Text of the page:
Obama Rallies In Missouri If Barack Obama was hoping to send a message that he's got a shot at winning Missouri, he succeeded, drawing huge crowds Saturday to his rallies in Kansas City and St. Louis.
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Obama Rallies In Missouri

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Obama Rallies In Missouri

Obama Rallies In Missouri

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LIANE HANSEN, host:

Both presidential candidates campaigned yesterday, John McCain in Virginia and North Carolina, Barack Obama in Missouri. All three states voted for President Bush twice. We have two reports from the frontlines this morning, beginning with NPR's Don Gonyea who was with Obama campaign yesterday in Missouri.

DON GONYEA: If Barack Obama was hoping to send a message that he's got a shot at winning Missouri, he succeeded. Last night, he was in Kansas City and drew some 75,000 people. But that wasn't even the biggest rally Obama held in Missouri yesterday, because Saturday noon in St. Louis, 100,000 people came out.

(Soundbite of Democratic rally in St. Louis)

Senator BARACK OBAMA (Democrat, Illinois; Democratic Presidential Candidate): All I can say is, wow.

(Soundbite of crowd cheering)

Senator OBAMA: What a magnificent day that the Lord has made, and thank you all for joining me here today.

(Soundbite of crowd cheering)

GONYEA: The audience stretched from beneath the landmark St. Louis Arch and filled the green space downtown all the way to the historic Old Courthouse, famous as the site of the pro-slavery Dred Scott case in the mid-1800s. Obama devoted most of his speech to the economy, and he defended himself against the attacks from John McCain that he'll raise taxes on the middle class. Obama says only those making more than $250,000 annually will see their taxes go up. And he accused McCain of mimicking President Bush by proposing big tax cuts for the wealthiest.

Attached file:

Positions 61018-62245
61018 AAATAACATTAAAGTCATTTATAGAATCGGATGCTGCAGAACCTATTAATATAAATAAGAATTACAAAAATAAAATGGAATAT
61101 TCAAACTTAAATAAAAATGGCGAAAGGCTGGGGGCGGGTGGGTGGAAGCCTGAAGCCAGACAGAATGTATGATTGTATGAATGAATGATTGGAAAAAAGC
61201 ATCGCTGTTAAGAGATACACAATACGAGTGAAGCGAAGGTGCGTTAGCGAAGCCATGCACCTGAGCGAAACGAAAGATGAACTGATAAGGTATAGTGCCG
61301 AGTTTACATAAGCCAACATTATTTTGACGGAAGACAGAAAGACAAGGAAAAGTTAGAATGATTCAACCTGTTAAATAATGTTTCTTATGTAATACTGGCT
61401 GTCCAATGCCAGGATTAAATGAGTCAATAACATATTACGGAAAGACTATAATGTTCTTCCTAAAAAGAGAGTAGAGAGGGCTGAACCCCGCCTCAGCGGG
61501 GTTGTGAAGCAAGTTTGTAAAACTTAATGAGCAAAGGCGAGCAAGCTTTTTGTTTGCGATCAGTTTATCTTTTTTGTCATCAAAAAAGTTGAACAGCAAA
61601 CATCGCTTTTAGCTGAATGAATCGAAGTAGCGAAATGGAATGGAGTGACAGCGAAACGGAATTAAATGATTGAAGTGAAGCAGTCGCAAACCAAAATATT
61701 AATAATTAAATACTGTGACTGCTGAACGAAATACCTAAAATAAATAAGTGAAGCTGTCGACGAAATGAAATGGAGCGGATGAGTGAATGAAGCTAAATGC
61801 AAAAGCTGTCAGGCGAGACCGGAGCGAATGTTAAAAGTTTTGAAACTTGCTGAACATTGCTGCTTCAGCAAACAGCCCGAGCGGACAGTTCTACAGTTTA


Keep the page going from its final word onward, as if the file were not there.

(Soundbite of Democratic rally in St. Louis)

Senator OBAMA: We need new priorities in Washington. I think it's time to give a tax cut to the teachers and the janitors who work in our schools, to the cops and the firefighters who keep us safe, to the waitresses working double shifts, the nurses in the ER, and, yes, the plumbers fighting for their American dream.

GONYEA: Portions of the Missouri speech also marked a return to some of the loftier rhetoric that was a staple in Obama's early primary speeches. For months now, his speeches have been less poetic, more nuts-and-bolts comparisons to John McCain. But standing under the gleaming silver arch on the Mississippi River, he evoked an image of earlier Americans looking for change.

(Soundbite of Democratic rally in St. Louis)

Senator OBAMA: Somewhere in our past we had a parent or a grandparent who said, you know what? I might not be able to make it, but I'm going to go west because if I take that chance, then maybe my child, maybe my grandchild will make it. I think of all those immigrants who said, yeah, I might not have freedom in my home country, but if I travel across an ocean to America, then maybe I'll have freedom. Maybe my child will have freedom.

GONYEA: It's the kind of rhetoric that has prompted opponents to say Obama is all about delivering great speeches and nothing more. But for Obama, the early speeches helped create the early momentum. And now with 16 days left, the campaign hopes rekindling that excitement will drive a huge turnout on Election Day. Don Gonyea, NPR News, St. Louis.

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